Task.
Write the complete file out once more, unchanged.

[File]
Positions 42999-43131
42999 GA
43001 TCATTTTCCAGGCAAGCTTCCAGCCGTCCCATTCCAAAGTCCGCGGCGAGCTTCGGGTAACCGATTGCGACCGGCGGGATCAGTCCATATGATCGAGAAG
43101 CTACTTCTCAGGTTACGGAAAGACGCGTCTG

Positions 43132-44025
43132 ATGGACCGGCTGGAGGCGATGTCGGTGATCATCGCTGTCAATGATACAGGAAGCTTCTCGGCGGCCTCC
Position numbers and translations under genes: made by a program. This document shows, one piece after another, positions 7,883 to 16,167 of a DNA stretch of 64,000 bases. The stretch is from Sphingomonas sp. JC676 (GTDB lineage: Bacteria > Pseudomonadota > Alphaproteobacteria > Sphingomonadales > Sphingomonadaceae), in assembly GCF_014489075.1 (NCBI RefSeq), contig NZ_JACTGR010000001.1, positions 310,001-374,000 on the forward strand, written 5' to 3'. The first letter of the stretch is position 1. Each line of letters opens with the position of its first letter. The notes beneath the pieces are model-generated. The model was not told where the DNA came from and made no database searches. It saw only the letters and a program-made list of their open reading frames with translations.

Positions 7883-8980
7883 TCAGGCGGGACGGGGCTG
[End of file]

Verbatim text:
Positions 42999-43131
42999 GA
43001 TCATTTTCCAGGCAAGCTTCCAGCCGTCCCATTCCAAAGTCCGCGGCGAGCTTCGGGTAACCGATTGCGACCGGCGGGATCAGTCCATATGATCGAGAAG
43101 CTACTTCTCAGGTTACGGAAAGACGCGTCTG

Positions 43132-44025
43132 ATGGACCGGCTGGAGGCGATGTCGGTGATCATCGCTGTCAATGATACAGGAAGCTTCTCGGCGGCCTCC
Position numbers and translations under genes: made by a program. This document shows, one piece after another, positions 7,883 to 16,167 of a DNA stretch of 64,000 bases. The stretch is from Sphingomonas sp. JC676 (GTDB lineage: Bacteria > Pseudomonadota > Alphaproteobacteria > Sphingomonadales > Sphingomonadaceae), in assembly GCF_014489075.1 (NCBI RefSeq), contig NZ_JACTGR010000001.1, positions 310,001-374,000 on the forward strand, written 5' to 3'. The first letter of the stretch is position 1. Each line of letters opens with the position of its first letter. The notes beneath the pieces are model-generated. The model was not told where the DNA came from and made no database searches. It saw only the letters and a program-made list of their open reading frames with translations.

Positions 7883-8980
7883 TCAGGCGGGACGGGGCTG